HOUSTON (Reuters) - Entergy Corp ETR.N, Louisiana's largest utility, on Tuesday said 70 percent of its 1.1 million customers were without power a day after Hurricane Gustav slammed into the Gulf Coast, rivaled only by 2005's Hurricane Katrina in its destruction.
Entergy warned of “extremely severe damage” to its transmission grid, and said 13 of 14 key transmission lines carrying power to New Orleans were out of service.
“The damage is not as severe as Katrina in New Orleans,” said Dennis Dawsey, Entergy’s vice president of distribution. “In Baton Rouge, we saw significant damage.”
The New Orleans-based utility has not estimated the potential cost for rebuilding its grid. But repairing the swath of twisted power lines left by hurricanes Katrina and Rita in 2005 cost the investor-owned utility about $1 billion.
Gustav, which came ashore 70 miles west of New Orleans on Monday, wreaked havoc on Entergy’s power grid, cutting power to 850,000 of Entergy’s 1.1 million customers at its peak.
In comparison, Katrina knocked out Entergy’s entire power grid. After Katrina, Entergy approached the Bush administration seeking $500 million in federal funds to rebuild its system. It eventually revised that request down to $350 million, which the White House rejected as an inappropriate federal bailout.
Entergy is a key power supplier to U.S. energy installations like refineries and natural gas processing plants. Five of 12 refineries in the state have no access to power due to grid damage.
Baton Rouge is the state’s capital and home to the second-largest refinery in the nation, operated by Exxon Mobil Corp, with capacity of 504,000 barrels per day.
Due to extensive damage to at least 13 high-voltage power lines, company officials offered no timetable for power restoration. Repairs could take weeks in some areas, they said.
Restoring electricity to homes and businesses will require a delicate balancing act. The utility must match transmission capacity and generation capacity or risk triggering a widespread blackout due to power imbalances, Dawsey said.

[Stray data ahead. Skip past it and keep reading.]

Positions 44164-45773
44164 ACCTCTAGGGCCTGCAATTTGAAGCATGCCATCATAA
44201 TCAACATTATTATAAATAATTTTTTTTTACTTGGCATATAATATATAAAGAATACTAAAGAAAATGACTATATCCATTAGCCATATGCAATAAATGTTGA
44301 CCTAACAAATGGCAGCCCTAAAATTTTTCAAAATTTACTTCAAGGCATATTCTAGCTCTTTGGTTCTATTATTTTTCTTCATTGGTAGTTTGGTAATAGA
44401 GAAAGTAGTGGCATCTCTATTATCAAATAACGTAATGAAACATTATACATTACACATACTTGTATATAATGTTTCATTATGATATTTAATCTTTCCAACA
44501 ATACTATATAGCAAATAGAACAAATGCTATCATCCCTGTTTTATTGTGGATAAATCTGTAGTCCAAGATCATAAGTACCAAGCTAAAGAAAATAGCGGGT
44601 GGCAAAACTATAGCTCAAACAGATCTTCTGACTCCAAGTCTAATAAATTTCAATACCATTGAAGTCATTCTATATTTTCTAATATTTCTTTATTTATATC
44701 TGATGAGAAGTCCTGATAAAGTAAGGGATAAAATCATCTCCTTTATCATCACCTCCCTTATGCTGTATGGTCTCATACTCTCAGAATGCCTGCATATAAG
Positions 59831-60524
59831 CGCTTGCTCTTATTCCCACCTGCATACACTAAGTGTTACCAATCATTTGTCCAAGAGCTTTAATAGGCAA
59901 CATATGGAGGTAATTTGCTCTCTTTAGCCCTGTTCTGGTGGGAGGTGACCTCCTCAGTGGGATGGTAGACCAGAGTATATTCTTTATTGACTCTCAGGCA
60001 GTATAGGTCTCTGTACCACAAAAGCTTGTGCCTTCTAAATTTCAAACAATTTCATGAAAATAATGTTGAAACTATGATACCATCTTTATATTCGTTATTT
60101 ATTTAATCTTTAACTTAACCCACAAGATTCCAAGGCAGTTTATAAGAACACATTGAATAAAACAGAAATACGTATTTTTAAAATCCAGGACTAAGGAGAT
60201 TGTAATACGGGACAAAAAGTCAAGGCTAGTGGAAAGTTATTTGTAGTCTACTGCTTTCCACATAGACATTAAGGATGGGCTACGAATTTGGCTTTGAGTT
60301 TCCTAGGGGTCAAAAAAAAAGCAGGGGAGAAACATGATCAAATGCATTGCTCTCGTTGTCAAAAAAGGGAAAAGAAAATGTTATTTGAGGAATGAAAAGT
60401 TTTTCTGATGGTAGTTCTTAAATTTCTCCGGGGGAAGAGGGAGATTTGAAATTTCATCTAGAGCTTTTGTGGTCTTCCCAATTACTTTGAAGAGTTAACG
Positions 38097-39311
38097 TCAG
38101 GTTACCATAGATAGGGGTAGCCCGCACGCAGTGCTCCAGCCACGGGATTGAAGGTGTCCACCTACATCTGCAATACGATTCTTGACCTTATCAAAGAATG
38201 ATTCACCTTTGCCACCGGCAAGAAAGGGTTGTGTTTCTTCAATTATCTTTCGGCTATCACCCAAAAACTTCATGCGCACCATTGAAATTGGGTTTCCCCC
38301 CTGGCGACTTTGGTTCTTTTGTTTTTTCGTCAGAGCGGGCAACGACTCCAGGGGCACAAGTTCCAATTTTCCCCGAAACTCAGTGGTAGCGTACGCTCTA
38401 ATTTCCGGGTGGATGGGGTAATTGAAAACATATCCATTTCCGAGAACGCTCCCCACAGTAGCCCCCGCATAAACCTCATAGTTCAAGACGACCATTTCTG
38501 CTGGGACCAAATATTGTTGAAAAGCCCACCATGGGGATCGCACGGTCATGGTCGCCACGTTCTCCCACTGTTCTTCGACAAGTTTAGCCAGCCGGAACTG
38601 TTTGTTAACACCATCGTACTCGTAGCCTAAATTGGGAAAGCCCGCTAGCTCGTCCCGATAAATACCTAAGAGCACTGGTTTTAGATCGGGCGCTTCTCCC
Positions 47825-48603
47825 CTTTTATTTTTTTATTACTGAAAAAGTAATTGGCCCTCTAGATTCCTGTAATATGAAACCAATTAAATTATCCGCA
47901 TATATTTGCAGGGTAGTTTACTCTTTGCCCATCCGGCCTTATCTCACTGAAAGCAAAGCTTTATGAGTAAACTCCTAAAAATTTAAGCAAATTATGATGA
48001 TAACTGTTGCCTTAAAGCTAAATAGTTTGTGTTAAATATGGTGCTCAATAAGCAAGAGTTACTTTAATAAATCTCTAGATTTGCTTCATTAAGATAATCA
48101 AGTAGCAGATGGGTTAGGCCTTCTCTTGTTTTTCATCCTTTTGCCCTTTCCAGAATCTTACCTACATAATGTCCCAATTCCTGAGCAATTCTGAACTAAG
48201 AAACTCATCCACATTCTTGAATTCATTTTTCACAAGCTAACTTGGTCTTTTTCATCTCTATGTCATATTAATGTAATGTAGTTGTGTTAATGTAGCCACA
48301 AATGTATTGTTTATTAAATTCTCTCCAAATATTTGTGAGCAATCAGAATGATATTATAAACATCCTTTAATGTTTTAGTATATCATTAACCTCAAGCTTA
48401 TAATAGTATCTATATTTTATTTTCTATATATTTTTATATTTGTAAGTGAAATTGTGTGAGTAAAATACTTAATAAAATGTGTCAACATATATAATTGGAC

While Gustav’s impact on the state was less severe than devastation left by Katrina’s flooding, its damage to Entergy’s grid was worse, particularly in the Baton Rouge area, said Renae Conley, president of two Entergy utility units serving Louisiana.
As many as 1.4 million homes and businesses state-wide were without power immediately after the storm, said Louisiana Gov. Bobby Jindal.
Significant damage was reported at Entergy’s Willow Glen substation between Baton Rouge and New Orleans, Dawsey said.
Three 500-kilovolt lines and six 230-kv lines at the substation were knocked out of service.
With just one remaining high-voltage line linking Baton Rouge to New Orleans, Entergy was forced to drop New Orleans into a “power island,” meaning it is no longer connected to the system and is being served only by three nearby power plants.
“We are attempting to tie the 230-kv systems together in order to stabilize the Baton Rouge area before adding load,” said Dawsey.
Entergy said more than 9,000 workers were en route to help with repairs. Some service can be restored in areas where it is safe to do so, but assessment of damage to the system and work on the transmission system is the company’s top priority.
Editing by Chris Baltimore and Christian Wiessner
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